Goodspeed's "Bye Bye Birdie": Puberty in Prime Time

The Cast of "Bye Bye Birdie"
(photo: Diane Sobolewski)

In 1976, Charles Strouse was busily engaged in the creation of an improbable musical based on a comic strip about a little orphan and a dog. It was premiered at Goodspeed Opera House, with Book by Michael Stewart, Music by Strouse, and Lyrics by Lee Adams; it was to go on to win the next season's Tony Award as Best Musical. The show was in development for years before it finally saw the light of day at Goodspeed in its world premiere, and required a good deal of revision before it was ready for its ultimate opening on Broadway. That show, of course, was Annie. Seventeen years prior to that, when most of the creative team and cast were unknowns, Broadway had enjoyed this team's first musical, also a Best Musical Tony winner; this one scored as a long-running tenant on Broadway, a film version (more about this later), a televised 1995 adaptation, and countless high school productions over the years. Despite its title, Bye Bye Birdie has never really left us.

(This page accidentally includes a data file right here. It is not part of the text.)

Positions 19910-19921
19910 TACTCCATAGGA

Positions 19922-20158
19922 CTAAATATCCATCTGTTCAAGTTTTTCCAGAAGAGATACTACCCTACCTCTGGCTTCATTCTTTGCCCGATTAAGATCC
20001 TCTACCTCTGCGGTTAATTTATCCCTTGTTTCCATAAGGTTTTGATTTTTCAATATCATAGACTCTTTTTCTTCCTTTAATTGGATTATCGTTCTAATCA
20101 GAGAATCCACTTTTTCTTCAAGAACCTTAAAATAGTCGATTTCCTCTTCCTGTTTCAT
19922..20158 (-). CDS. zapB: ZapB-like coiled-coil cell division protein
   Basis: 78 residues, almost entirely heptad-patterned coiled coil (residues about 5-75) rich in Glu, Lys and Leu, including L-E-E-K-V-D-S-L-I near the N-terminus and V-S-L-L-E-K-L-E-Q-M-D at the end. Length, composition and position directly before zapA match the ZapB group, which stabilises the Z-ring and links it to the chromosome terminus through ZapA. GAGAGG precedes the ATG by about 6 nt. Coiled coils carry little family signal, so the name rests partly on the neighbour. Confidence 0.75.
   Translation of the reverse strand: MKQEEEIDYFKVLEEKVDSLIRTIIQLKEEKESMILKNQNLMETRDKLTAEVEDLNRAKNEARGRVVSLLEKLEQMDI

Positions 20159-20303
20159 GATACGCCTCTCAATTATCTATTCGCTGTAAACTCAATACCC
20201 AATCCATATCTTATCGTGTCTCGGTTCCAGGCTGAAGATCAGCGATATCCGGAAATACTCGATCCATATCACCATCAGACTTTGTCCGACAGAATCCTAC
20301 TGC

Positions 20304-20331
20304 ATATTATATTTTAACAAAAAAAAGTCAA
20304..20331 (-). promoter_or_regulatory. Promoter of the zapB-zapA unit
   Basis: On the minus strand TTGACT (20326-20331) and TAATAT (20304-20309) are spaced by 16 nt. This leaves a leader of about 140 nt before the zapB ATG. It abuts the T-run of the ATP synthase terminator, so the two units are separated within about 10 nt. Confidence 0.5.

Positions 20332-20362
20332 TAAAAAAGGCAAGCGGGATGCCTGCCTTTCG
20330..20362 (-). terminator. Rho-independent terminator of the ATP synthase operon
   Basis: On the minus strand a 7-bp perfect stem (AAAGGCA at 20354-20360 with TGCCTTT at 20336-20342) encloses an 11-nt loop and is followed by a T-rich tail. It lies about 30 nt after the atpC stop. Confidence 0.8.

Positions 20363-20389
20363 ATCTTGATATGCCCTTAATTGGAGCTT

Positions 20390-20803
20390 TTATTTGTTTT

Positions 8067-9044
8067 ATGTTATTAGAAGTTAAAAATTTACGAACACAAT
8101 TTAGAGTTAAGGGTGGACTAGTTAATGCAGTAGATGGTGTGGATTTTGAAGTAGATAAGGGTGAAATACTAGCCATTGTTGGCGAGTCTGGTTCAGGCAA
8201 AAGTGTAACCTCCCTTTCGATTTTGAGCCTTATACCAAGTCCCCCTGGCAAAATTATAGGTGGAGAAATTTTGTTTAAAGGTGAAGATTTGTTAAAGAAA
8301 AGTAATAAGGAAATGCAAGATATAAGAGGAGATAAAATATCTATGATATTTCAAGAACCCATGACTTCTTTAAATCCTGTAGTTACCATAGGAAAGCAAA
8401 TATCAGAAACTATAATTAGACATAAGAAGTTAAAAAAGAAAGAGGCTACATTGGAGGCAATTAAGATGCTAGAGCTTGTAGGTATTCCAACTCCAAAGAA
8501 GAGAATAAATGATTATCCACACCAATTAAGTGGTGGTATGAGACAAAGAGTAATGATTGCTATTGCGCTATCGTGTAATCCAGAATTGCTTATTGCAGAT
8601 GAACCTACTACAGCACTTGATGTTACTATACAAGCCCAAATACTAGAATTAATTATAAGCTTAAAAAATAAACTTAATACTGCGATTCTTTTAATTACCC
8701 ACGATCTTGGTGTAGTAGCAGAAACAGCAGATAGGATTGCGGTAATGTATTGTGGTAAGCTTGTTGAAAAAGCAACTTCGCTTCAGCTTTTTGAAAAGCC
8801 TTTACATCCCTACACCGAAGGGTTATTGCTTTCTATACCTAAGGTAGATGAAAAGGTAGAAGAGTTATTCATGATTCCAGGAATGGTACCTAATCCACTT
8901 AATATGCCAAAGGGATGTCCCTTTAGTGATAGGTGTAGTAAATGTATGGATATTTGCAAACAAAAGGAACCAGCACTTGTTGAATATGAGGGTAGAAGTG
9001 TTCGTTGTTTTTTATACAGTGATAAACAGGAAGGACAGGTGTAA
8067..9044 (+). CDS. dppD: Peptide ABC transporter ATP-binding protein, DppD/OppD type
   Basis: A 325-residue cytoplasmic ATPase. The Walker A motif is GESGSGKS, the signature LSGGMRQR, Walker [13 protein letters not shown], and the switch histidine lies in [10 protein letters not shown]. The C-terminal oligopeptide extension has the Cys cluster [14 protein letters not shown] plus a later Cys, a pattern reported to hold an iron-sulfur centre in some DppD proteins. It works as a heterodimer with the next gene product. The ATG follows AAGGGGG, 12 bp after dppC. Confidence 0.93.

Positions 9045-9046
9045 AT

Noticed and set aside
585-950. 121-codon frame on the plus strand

Set in 1961, the show bisects the real life event of Elvis Presley's induction into the Army.  As anyone who has seen one or more of those endlessly-produced high school versions of the show can attest, it's the sweet story of Albert Peterson (George Merrick), talent agent and songwriter who once had a dream of becoming an English teacher, his secretary/girlfriend Rosie (Janet Dacal), and the prospect of their biggest rock and roll star, Conrad Birdie (Rhett Guter) being drafted. They concoct a publicity stunt in which Conrad would bestow “One Last Kiss” on a lucky member of his fan club live on the “Ed Sullivan Show”. By lottery, Kim MacAffee (Tristen Buettel) of Sweet Apple, Ohio (somewhere between Pittsburgh and Dayton) wins the dubious honor, which prompts one of the cleverest ensemble numbers ever performed, the gossipy “Telephone Hour” (which uses its lyrics to reference the original title proposed for the show, Let's Go Steady), one of theatre's greatest opening numbers (though the show was originally written with a scene between Albert and Rosie that lacked the high energy of this eventual opener). Kim's boyfriend Hugo (Alex Walton) is decidedly unthrilled, especially when Birdie moves in with the MacAfees. Kim's father Harry (Warren Kelley) shares Hugo's lack of enthusiasm, until he learns the whole family is to appear on the televised smootch; this inspires a number with Mrs. MacAfee (Donna English) and their eleven-year-old son Randolph (Ben Stone-Zelman), the serio-comical “Hymn for a Sunday Evening”. Albert tries to comfort the fan club members, notably Kim's best friend Ursula (Dorcas Leung), in “Put on a Happy Face” (the eventual title of composer Strouse's memoir). When Kim runs away, her family sings the hysterical “Kids” number, as Albert's mother Mae (Kristine Zbornik) arrives with tap dancer Gloria Rasputin (Lauren Fijol) to entice him away from Rosie, who's off to a local dive run by Maude (Branch Woodman). Meanwhile Birdie tries to convince his fans that it isn't the end of the world as we know it in the song “Got a Lot of Livin' to Do”. Loose threads get tied up when Birdie leaves town (on the train with Mae aboard), Kim and Hugo reunite, and Albert learns of a job teaching English in Pumpkin Falls, Iowa, requiring that the teacher be married. This finale is somewhat low key, but all that precedes it was truly exciting on a level rarely seen these days. A favorite scene, the hysterically funny dance Rosie performs with a group of Shriners is among the missing.